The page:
Eggs & cholesterol: debate continues
In response to a new study published in PLOS Medicine on egg and cholesterol consumption and mortality, Australian Eggs is urging caution in how the study findings should be interpreted by Australian consumers and health care professionals.
Accredited Practicing Dietitian Sharon Natoli says that, while the study was conducted over a long period of time and included a large sample size, the observational nature of the results isn’t able to confirm a causal relationship between eggs, cholesterol and mortality.
“People consume a wide variety of foods and make a myriad of lifestyle choices that influence health,” Natoli says. “Observational studies investigating relationships between individual foods and health outcomes provide important insights, but other factors that influence the relationship can never be completely controlled for in this type of analysis.”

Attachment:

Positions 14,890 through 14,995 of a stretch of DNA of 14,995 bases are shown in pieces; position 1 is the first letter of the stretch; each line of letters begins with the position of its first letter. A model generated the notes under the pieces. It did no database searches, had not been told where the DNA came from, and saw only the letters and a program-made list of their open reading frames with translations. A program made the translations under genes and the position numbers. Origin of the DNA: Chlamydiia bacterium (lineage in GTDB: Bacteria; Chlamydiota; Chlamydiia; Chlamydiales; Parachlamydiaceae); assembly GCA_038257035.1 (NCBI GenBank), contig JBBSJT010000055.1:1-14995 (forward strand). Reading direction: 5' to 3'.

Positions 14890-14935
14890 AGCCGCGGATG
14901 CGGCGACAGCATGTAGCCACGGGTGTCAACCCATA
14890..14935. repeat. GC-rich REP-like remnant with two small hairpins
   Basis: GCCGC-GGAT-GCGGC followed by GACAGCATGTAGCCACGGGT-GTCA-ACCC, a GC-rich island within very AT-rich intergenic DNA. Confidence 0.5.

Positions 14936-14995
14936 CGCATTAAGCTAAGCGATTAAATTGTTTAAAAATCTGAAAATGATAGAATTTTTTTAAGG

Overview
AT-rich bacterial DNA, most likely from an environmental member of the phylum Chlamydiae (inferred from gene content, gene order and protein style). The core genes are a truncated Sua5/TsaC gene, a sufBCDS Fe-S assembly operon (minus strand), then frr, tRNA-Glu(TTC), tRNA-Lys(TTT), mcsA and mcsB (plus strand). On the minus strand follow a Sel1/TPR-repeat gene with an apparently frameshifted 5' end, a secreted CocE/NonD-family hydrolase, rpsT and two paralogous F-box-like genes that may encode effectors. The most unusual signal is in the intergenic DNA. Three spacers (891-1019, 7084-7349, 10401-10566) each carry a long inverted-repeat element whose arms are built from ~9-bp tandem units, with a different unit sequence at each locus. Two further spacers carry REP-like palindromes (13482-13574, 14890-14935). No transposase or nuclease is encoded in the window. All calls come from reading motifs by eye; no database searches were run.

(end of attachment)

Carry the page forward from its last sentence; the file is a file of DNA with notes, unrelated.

You must be yolking
Recent evidence from an observational study published in May 2020 found no significant association between eggs and all-cause or heart disease mortality in a representative sample of adults. These divergent findings indicate a need for further research.
In this new study, researchers point to the cholesterol content of eggs (found in the yolk) as the culprit for the link with mortality. They suggest replacing whole eggs with egg whites or substitutes. But this recommendation is not supported by an extensive body of research.
“It’s vital to remember that egg yolks are an important part of the whole egg,” Natoli says. “They contain key essential nutrients, including vitamin D. They also contain the antioxidants lutein and zeaxanthin, which are important for eye health. Eggs are a nutrient-dense whole food. People can feel reassured about eating them as part of a healthy, balanced diet that’s consistent with recommendations in the Australian Dietary Guidelines.”